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The history of upholstery
Upholstery has transformed uncomfortable wooden furniture to relaxing domains for the everyman over the past 500 years.
Where chairs were once stiff and stately, today, furniture showrooms abound with state-of-the-art electric recliners, sprawling chaise longues and expensive leather-bound armchairs.
To see how the industry has transformed over the last 500 years, take a whistle-stop tour through the history of upholstery with us, here.
The uncomfortable years
Before the flamboyant Renaissance dominated home interiors, furniture design was purely practical.
As cushions and armrests were yet to be invented, there were only hard-as-rock seats and formal benches to offer respite in the home. Similarly, if homeowners wanted a lie-down, it was bedroom or bust (sofas wouldn’t be invented for another hundred years).
Thankfully, the Middle Ages brought an end to such discomfort. Seeing there was a gap in the market, carpenters began designing furniture which would suit the wealthier clientele. Seats soon became cushioned (with straw and horsehair), and beautiful woodwork design crept into chair legs and backs.
Then, towards the late Tudor period, stitched edging entered the fray. While it might seem like a simple idea now, stitched edging was a revolutionary concept at the time – namely because it allowed carpenters to add padding to various frame shapes (and not just to those which were flat).
The age of upholstery
Stitched edging opened the floodgates for the upholstery industry, and there soon appeared fancy wood carvings, plush seat backs and designer fabrics on chairs and benches.
It was during this time that the earliest upholstered chair, the farthingale, was created. This armless, boxy beauty (originally named the ‘upholsterer’s chair’) was favoured for its heavy fringe skirting and resplendent silk cushioning; naturally, it was an instant hit with wealthy females who, with their exceptionally wide-hooped skirts, welcomed the chair’s large square base.
Later, in 1705, the first, fully upholstered bench – called the “sleeping chayre” - was created. A novel concept, this part-chair part-chaise longue incorporated intricate needlework with divine comfort – there was even a headboard at either end to accommodate midday naps.
Comfort for the masses
Despite its expansion, comfortable upholstery was still a greatly expensive commodity – and those in the lower classes were still managing with hard armchairs and uncomfortable Tudor-style benches.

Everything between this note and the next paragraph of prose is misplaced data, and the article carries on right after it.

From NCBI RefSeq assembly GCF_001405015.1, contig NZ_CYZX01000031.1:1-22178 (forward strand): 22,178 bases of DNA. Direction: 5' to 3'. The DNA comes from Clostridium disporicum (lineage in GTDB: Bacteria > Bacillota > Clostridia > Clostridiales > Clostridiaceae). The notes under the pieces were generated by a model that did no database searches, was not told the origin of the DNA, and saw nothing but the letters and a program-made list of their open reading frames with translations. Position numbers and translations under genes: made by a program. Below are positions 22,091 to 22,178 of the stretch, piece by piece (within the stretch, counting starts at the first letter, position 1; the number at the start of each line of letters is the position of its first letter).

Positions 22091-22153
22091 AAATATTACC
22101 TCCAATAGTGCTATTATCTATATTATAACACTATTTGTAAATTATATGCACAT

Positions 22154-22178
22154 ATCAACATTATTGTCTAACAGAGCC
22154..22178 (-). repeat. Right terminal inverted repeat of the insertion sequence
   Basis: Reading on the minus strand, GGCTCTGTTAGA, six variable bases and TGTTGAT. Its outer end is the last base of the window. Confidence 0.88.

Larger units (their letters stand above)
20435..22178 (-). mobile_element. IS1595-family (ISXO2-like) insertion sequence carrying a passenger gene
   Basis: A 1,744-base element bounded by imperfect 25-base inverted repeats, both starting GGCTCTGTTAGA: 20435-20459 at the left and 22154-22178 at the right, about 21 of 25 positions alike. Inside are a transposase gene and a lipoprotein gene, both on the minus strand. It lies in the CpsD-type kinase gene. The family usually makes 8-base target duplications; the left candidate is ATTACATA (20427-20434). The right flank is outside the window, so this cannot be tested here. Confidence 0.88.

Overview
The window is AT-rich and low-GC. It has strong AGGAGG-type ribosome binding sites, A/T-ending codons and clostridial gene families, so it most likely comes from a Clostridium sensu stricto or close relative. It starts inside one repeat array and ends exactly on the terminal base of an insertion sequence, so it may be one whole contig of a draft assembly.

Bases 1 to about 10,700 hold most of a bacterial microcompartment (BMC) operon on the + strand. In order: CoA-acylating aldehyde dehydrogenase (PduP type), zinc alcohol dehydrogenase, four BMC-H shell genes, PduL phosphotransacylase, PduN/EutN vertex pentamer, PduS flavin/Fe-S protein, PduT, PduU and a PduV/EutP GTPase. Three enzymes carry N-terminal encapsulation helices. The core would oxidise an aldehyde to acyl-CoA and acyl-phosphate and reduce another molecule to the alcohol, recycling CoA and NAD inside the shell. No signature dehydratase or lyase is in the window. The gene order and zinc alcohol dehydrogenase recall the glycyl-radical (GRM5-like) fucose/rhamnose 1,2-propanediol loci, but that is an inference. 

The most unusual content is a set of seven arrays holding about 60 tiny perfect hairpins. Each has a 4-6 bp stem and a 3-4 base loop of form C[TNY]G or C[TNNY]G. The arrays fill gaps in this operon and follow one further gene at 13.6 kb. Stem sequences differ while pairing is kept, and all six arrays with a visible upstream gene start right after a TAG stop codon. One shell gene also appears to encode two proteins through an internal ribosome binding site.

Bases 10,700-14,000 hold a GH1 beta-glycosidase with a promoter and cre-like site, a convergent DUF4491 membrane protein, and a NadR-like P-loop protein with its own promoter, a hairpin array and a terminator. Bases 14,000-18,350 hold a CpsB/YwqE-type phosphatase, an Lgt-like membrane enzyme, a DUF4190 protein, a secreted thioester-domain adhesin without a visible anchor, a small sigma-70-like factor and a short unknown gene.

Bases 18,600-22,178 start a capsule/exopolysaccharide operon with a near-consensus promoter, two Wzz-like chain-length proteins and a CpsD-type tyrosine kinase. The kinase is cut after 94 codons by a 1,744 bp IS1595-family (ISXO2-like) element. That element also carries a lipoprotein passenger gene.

In order to bring comfort to the masses, upholsterers knew they needed to make the process cheaper. Luckily, the Industrial Revolution – namely innovations in steam and steel - would provide the answers.
Powering the weavers’ looms, steam could turn out mass products far cheaper than ever before. At the same time, the invention of the steel coil spring (originally built for railways) helped make seat cushions softer and more durable, while new chemical dyes introduced bright colours and intricate patterns to furniture fabrics.
The textiles of today
Where previous centuries worked diligently to master needlework design, the 20th century was very much about developing new materials.
Synthetic fabrics, such as nylon and polyester, were some of the most popular upholstery textiles of the time. This was mainly thanks to its cheap production and similarity to expensive alternatives, such as silk and cotton. Similarly, those building furniture frames could finally be more creative with their designs, thanks to the mass production of materials such as fiberglass and bent steel.
Now, in the 21st century, it’s hard to believe there was once a time where seat cushions and armrests didn’t exist. With everything from resplendent three-seater sofas to regal loveseats and marshmallow-soft armchairs at our fingertips, we're simply spoilt for choice.
If you’re interested in bringing your favourite piece of furniture into the modern era, take a look at Plumbs’ reupholstery options.